There’s a little door on the south side of the Maple Grove Public Works building. Inside, Roger McHugh and a group of elder statesman of Maple Grove have created a treasure trove of city history. One of the exhibits McHugh created is a history and timeline of the one-room schoolhouses that were scattered throughout the area.
Before Osseo and Maple Grove moved together into the current larger school district, students were sent to the nearest schoolhouse. In Maple Grove, these houses included Eagle Lake School, Weaver Lake School, Fish Lake School, and Hennessey Hill School. Beginning in the late 1800s all the way up to the 1950s, students would often attend the same school for a majority of their education.
Carol Emmans is a retired teacher who attended the Weaver Lake School located on Dunkirk and 89th in Maple Grove. The school was one room, with about 15-20 total students ranging from first to eighth grade. “You listened to the other classes, and by the time I got to fourth grade, I almost knew the reading book by heart,” Emmans says.
The description of this schoolhouse sounds like something straight out of Little House on the Prairie. Everything you might imagine about the lore of a one-room school is confirmed by talking to the people who grew up there.
Inside the schoolhouse there was an oil burner in the corner that the teacher would light in the morning to provide heat throughout the day. Students sat with other members of their grade (although there weren’t necessarily students in each grade). The teacher sat at the front of the room, with the students in front of her, each having their own desk where they kept their belongings. Throughout the day, the teacher would take turns working with students from each grade; in between, students would complete the lesson plans assigned on the chalkboard.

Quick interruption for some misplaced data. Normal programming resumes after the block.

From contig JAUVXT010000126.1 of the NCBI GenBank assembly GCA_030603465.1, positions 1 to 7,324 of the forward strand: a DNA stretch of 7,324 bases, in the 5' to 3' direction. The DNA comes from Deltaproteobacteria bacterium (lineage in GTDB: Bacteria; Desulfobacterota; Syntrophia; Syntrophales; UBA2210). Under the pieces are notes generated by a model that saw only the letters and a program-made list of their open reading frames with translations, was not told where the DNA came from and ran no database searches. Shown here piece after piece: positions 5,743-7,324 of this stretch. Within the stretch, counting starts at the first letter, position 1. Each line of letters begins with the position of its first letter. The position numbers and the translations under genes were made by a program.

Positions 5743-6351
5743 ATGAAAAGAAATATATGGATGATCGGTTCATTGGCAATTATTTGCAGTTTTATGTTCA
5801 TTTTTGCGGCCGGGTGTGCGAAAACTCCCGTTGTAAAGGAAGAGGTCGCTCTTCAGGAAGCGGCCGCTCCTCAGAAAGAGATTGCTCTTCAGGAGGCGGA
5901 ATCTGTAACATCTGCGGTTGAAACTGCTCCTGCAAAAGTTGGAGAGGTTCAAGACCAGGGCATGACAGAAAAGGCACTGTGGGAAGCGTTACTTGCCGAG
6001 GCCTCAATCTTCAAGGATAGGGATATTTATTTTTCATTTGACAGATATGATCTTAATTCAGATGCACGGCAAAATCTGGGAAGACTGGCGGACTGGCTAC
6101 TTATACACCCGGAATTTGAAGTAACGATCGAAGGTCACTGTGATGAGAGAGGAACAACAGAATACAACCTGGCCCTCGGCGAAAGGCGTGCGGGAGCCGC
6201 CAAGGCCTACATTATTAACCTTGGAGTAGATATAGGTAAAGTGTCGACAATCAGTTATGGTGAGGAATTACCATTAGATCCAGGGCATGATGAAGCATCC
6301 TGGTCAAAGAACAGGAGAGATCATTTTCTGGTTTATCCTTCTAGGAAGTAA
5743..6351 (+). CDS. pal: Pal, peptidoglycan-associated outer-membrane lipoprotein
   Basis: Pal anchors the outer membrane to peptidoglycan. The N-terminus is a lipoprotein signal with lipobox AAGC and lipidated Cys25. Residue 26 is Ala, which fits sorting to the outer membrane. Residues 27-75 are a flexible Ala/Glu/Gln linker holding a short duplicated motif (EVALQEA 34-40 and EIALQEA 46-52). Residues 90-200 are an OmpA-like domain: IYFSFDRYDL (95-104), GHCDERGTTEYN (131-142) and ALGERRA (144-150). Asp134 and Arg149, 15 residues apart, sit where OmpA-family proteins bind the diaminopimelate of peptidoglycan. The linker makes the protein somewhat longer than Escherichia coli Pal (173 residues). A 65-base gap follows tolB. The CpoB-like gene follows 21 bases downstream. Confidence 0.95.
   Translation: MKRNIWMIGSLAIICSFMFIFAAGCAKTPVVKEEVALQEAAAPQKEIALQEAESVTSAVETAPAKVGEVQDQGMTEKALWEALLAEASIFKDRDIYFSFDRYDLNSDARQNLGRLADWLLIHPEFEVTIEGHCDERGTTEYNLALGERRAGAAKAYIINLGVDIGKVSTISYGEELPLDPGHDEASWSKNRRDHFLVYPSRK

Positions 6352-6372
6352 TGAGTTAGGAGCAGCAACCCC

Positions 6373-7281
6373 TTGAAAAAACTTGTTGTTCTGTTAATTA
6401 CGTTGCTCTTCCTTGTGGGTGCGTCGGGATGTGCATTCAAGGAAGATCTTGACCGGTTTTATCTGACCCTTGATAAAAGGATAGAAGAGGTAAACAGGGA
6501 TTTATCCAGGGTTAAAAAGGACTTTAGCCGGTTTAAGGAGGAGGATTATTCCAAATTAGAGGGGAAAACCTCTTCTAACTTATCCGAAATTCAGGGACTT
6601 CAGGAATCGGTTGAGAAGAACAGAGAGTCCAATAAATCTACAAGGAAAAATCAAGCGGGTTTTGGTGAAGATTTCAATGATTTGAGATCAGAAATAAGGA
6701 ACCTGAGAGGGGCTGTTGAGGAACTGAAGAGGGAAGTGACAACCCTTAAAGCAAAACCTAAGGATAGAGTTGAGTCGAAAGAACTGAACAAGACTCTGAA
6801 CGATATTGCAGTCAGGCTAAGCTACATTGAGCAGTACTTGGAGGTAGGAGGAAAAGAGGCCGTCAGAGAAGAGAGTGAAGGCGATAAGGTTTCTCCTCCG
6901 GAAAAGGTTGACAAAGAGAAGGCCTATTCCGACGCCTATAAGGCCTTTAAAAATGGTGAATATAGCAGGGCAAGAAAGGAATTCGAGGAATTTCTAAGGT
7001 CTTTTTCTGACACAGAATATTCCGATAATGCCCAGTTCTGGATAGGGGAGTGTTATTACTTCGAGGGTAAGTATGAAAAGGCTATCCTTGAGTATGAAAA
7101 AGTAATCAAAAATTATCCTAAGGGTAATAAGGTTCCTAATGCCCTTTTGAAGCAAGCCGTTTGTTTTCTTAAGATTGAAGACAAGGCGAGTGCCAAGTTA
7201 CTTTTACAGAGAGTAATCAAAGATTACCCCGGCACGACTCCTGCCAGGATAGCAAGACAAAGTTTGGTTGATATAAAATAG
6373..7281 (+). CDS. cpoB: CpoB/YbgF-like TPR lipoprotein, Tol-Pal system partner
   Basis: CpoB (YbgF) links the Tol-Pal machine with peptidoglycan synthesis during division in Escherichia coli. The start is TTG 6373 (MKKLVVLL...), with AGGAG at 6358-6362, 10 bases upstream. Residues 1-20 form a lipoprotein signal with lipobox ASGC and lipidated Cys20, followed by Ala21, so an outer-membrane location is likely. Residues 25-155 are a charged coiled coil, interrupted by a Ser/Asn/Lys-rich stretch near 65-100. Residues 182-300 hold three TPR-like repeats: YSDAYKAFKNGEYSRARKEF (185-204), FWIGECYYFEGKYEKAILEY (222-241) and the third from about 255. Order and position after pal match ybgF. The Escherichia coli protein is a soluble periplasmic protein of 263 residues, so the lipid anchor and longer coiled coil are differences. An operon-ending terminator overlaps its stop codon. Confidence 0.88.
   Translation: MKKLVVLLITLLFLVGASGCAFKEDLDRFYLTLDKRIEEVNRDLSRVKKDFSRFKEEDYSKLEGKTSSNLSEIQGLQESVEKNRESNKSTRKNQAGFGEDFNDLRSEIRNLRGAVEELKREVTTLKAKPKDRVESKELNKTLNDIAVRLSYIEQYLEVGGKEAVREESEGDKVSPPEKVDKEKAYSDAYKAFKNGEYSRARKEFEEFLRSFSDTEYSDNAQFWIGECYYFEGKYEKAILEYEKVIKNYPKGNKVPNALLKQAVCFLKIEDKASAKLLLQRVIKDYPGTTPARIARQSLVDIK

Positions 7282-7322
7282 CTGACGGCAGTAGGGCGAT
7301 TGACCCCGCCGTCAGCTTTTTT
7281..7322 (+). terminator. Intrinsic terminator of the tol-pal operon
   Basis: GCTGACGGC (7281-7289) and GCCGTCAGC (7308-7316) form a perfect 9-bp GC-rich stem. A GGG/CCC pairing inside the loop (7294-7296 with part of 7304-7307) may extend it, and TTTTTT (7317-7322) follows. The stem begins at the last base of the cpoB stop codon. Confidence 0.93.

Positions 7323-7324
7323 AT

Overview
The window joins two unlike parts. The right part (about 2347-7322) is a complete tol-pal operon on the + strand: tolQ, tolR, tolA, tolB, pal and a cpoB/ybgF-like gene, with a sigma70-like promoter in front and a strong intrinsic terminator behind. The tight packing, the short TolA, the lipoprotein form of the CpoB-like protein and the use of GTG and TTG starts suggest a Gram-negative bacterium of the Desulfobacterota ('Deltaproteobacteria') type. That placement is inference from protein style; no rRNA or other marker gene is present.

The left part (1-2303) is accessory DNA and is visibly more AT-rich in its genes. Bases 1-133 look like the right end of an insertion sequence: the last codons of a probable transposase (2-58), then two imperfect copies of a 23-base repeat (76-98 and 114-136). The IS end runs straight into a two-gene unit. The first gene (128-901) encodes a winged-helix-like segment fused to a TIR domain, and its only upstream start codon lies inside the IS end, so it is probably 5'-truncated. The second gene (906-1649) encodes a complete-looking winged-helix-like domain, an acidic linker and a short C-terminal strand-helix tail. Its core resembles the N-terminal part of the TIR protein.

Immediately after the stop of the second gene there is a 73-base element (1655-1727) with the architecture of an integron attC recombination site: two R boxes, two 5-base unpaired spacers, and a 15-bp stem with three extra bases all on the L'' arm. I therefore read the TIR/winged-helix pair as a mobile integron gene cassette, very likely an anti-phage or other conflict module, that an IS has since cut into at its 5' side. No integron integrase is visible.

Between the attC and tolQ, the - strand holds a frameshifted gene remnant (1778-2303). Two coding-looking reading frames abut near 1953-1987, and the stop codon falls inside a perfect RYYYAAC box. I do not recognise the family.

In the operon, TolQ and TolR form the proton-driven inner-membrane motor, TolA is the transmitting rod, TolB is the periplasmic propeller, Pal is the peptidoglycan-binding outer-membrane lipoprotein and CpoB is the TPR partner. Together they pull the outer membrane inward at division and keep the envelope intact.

Aside from the large main room, there was a small coatroom, and room to store lunches. A hot lunch consisted of setting a jar brought from home on a small burner so that by the time lunch rolled around it would be warm enough to eat.
Outside was a pump for water and separate outhouses for the boys and the girls, divided by a woodshed. “It was a big thing when the boys went into the woodshed and looked through the cracks into the girls’ outhouse,” Emmans laughs.
Most of these schoolhouses began closing in the 1950s. Weaver Lake closed in 1953, and was eventually converted into a private residence, which still stands today. Other schoolhouses have been converted into businesses, such as the first schoolhouse, called Maple Grove School, which is now the Osseo Alcoholics Anonymous building. Some of them were torn down. Two were destroyed by fires. The original Eagle Lake School burned down in 1932, but was rebuilt the following year and now stands as a private residence.
Inside the Maple Grove History Museum, Roger McHugh leads visitors through the exhibit he created. Although he did not attend any of the schoolhouses himself, he takes pride in the rich history of Maple Grove and in keeping it alive for generations to come.
The Maple Grove History Museum is open on the second Sunday of each month from 1-4 p.m.
9030 Forestview Lane N. (south driveway)